Metro D.C. area and California are top places for cyber-security personnel
The Washington, D.C., area and California have the largest concentration of cyber-security professionals, but the industry faces worker shortages, according to a new report from Alexandria-based Semper Secure.
California and the D.C. area each have about 19 percent of cyber-security workers in the country, according to the report. Semper Secure is a public-private partnership focused on increasing the number and quality of cyber-security professionals in Virginia.
The study, called the Cyber Security Census, was underwritten by Falls Church-based defense contractor Northrop Grumman, computer storage and data management company NetApp and MeriTalk’s Cyber Security Exchange.
The report found that cyber-security employees earn an average $116,000 annually and are engaged in their work. Fifty-six percent of respondents say the most interesting aspect of their profession is the challenge, 44 percent say it’s doing something meaningful and interesting, and 30 percent say they love technology.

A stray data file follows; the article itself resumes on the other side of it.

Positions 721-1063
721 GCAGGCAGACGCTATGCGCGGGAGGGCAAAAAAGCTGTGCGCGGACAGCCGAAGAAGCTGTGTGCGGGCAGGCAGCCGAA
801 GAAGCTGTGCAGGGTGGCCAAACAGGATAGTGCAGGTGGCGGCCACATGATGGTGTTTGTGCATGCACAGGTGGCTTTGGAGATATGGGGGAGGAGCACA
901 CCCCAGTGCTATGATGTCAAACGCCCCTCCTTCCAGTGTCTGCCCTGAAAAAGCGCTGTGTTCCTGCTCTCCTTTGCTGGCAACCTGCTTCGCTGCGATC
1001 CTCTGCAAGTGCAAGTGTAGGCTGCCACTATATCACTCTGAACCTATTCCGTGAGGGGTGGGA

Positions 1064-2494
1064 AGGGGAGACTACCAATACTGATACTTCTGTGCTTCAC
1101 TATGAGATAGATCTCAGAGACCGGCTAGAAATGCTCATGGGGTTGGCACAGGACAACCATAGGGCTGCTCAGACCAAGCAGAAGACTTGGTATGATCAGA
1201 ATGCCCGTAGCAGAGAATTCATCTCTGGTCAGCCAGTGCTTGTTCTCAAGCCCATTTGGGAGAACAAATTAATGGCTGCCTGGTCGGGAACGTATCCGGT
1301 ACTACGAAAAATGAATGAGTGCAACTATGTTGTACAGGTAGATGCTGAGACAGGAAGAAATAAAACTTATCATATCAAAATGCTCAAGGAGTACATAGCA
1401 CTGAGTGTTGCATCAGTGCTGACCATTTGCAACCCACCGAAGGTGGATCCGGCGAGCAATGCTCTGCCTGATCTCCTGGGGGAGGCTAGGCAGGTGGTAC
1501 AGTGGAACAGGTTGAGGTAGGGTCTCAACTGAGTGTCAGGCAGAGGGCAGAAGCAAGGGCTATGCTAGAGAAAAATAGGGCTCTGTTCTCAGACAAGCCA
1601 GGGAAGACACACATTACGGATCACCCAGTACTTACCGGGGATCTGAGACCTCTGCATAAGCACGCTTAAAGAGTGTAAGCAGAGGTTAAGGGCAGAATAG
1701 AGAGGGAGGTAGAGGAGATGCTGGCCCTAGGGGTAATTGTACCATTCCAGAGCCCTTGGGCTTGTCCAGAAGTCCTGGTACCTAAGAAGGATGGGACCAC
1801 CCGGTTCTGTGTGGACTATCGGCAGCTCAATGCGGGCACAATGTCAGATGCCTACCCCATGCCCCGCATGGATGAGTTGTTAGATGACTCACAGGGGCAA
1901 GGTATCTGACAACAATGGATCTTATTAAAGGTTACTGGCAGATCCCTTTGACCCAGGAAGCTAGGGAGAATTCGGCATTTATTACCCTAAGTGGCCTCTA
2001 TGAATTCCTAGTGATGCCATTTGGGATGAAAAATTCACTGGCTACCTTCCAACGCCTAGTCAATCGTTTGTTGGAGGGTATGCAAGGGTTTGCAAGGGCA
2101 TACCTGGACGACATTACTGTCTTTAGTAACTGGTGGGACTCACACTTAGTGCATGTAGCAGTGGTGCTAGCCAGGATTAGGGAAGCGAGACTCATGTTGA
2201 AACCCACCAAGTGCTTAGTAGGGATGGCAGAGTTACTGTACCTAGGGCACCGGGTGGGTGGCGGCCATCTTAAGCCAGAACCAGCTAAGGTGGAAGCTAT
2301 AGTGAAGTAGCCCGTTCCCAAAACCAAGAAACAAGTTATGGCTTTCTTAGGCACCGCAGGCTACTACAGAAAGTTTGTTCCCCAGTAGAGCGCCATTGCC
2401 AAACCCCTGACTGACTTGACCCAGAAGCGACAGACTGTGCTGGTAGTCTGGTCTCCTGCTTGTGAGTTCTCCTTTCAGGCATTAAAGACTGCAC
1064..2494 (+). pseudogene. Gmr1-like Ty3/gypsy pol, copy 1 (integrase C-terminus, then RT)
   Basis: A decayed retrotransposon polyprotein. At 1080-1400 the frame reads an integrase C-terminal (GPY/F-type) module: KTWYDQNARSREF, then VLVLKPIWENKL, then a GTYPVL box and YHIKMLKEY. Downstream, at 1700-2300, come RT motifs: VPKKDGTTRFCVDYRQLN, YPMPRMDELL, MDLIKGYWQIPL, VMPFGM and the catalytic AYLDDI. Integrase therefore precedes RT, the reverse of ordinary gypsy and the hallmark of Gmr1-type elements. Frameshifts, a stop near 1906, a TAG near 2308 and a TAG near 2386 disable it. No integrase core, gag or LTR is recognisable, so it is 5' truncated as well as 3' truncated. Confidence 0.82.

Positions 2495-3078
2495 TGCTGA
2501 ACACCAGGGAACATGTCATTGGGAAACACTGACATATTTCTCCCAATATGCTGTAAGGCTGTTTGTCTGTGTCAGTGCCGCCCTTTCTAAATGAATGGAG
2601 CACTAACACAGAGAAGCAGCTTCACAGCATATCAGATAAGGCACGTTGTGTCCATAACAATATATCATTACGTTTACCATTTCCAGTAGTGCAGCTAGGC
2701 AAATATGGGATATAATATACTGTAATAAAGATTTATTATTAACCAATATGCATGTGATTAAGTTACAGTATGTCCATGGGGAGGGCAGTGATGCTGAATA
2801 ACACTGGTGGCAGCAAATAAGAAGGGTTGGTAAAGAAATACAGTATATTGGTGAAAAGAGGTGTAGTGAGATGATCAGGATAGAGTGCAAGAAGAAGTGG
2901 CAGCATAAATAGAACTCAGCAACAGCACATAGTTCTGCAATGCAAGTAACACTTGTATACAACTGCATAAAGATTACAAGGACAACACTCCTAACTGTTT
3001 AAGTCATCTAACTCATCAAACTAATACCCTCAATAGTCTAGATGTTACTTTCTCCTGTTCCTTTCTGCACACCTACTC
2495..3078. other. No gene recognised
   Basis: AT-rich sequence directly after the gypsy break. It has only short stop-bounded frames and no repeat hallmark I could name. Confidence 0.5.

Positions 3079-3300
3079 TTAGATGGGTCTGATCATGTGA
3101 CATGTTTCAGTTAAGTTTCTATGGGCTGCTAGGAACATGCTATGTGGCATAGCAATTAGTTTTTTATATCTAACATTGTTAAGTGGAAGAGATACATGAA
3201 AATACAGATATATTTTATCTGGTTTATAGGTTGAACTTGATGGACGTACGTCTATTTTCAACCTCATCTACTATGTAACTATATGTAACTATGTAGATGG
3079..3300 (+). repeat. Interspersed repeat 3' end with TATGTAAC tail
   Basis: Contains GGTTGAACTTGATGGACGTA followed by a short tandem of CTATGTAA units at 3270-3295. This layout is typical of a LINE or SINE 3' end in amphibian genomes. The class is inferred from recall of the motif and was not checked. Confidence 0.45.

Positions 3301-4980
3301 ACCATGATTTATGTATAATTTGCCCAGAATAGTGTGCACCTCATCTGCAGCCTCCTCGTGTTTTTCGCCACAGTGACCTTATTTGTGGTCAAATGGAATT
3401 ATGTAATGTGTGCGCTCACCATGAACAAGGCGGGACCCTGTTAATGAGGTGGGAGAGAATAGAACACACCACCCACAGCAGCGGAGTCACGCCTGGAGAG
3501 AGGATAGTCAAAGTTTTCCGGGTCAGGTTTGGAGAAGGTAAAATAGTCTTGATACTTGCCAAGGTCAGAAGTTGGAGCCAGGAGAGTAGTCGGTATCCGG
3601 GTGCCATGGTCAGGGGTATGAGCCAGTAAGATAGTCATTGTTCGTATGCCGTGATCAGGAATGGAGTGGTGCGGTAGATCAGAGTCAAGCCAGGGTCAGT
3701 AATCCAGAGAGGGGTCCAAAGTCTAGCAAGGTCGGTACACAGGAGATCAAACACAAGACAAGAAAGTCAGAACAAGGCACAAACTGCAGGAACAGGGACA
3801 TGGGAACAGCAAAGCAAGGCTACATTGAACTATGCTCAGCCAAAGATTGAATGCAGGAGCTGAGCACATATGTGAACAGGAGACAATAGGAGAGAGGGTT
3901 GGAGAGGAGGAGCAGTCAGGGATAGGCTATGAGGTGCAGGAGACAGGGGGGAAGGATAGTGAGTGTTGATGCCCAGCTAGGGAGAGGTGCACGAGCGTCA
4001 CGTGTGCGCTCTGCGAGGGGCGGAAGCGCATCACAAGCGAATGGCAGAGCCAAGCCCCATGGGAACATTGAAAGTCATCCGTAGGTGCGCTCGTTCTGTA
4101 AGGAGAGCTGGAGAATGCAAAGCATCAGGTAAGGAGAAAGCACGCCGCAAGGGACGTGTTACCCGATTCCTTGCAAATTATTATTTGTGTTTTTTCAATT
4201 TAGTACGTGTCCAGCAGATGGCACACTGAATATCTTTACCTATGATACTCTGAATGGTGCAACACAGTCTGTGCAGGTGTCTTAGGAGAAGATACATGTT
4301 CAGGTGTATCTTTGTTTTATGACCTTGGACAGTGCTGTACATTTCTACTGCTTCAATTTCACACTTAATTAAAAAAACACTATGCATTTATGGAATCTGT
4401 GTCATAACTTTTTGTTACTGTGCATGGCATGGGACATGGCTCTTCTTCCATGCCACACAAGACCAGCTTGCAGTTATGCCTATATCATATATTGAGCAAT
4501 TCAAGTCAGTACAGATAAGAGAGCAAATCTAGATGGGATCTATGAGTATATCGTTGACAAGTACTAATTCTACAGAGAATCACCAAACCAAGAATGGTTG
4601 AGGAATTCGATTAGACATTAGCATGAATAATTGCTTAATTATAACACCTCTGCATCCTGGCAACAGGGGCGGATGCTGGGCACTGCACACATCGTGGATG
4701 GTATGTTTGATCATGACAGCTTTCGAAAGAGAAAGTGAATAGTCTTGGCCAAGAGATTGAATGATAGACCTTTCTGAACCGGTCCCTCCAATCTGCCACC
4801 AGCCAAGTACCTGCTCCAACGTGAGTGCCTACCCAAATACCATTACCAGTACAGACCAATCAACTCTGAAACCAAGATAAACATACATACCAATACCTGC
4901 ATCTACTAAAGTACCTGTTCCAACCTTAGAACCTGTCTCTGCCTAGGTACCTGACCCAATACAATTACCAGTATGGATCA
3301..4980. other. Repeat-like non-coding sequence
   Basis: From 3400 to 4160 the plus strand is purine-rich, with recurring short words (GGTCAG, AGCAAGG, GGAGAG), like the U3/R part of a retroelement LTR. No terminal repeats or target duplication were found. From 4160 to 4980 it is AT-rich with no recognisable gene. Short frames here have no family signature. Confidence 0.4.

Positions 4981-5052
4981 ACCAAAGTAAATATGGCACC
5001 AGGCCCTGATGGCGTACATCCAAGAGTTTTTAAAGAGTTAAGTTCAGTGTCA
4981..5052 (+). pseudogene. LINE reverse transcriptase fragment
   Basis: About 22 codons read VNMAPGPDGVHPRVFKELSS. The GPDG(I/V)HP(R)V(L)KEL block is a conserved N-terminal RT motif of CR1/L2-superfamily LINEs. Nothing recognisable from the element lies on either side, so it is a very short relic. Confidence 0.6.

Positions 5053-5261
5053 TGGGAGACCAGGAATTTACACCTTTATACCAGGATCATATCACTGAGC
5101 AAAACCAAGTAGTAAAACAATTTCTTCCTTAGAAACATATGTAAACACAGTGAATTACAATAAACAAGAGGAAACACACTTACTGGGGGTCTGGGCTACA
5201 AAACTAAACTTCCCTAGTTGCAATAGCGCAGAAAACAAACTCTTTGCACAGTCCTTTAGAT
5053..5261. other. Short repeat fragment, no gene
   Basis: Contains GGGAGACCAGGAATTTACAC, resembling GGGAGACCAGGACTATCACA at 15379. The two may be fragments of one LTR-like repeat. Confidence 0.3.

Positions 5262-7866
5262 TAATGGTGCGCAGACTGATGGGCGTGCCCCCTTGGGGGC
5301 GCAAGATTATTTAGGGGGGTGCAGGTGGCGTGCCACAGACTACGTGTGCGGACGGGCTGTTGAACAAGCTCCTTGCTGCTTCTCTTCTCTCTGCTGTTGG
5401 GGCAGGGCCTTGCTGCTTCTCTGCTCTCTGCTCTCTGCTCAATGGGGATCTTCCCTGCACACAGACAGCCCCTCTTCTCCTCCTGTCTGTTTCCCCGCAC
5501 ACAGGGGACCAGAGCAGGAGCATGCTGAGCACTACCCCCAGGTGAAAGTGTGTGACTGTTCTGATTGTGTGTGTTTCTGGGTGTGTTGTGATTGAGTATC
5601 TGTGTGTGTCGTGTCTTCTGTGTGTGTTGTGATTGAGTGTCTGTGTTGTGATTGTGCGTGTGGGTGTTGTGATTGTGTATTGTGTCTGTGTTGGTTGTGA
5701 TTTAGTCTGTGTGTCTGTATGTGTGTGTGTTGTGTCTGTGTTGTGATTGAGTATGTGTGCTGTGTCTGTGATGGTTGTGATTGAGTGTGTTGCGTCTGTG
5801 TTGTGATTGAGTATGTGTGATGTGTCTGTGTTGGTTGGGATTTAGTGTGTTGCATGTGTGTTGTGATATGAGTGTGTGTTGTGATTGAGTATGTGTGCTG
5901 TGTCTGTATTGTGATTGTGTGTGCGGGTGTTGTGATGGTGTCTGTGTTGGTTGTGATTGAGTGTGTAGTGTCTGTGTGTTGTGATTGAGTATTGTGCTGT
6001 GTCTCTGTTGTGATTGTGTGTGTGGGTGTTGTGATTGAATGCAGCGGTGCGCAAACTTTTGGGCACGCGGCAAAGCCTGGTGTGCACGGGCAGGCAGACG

Job prospects are very good for people interested in cyber security, but the industry faces a shortage of workers, according to the report.
Semper Secure points to the high growth prospects of the cyber-security profession. A report by Burning Glass Technologies found that positions for cyber-security professionals have grown more than 3.5 times faster than demand for other IT jobs and 12 times faster than all other jobs.
“Industry, academia, and government need to do more to create a clear and comprehensive career path in cyber security starting as early as middle school,” Diane Miller, director of InfoSec and Cyber Initiatives at Northrop Grumman Corp., said in a statement. “Current staffing shortages are estimated between 20,000 and 40,000 and unfortunately that trend is continuing. We need to support programs that excite and motivate students, early-on, to pursue careers in cyber security but with an eye toward developing a strong sense of ethics and integrity.”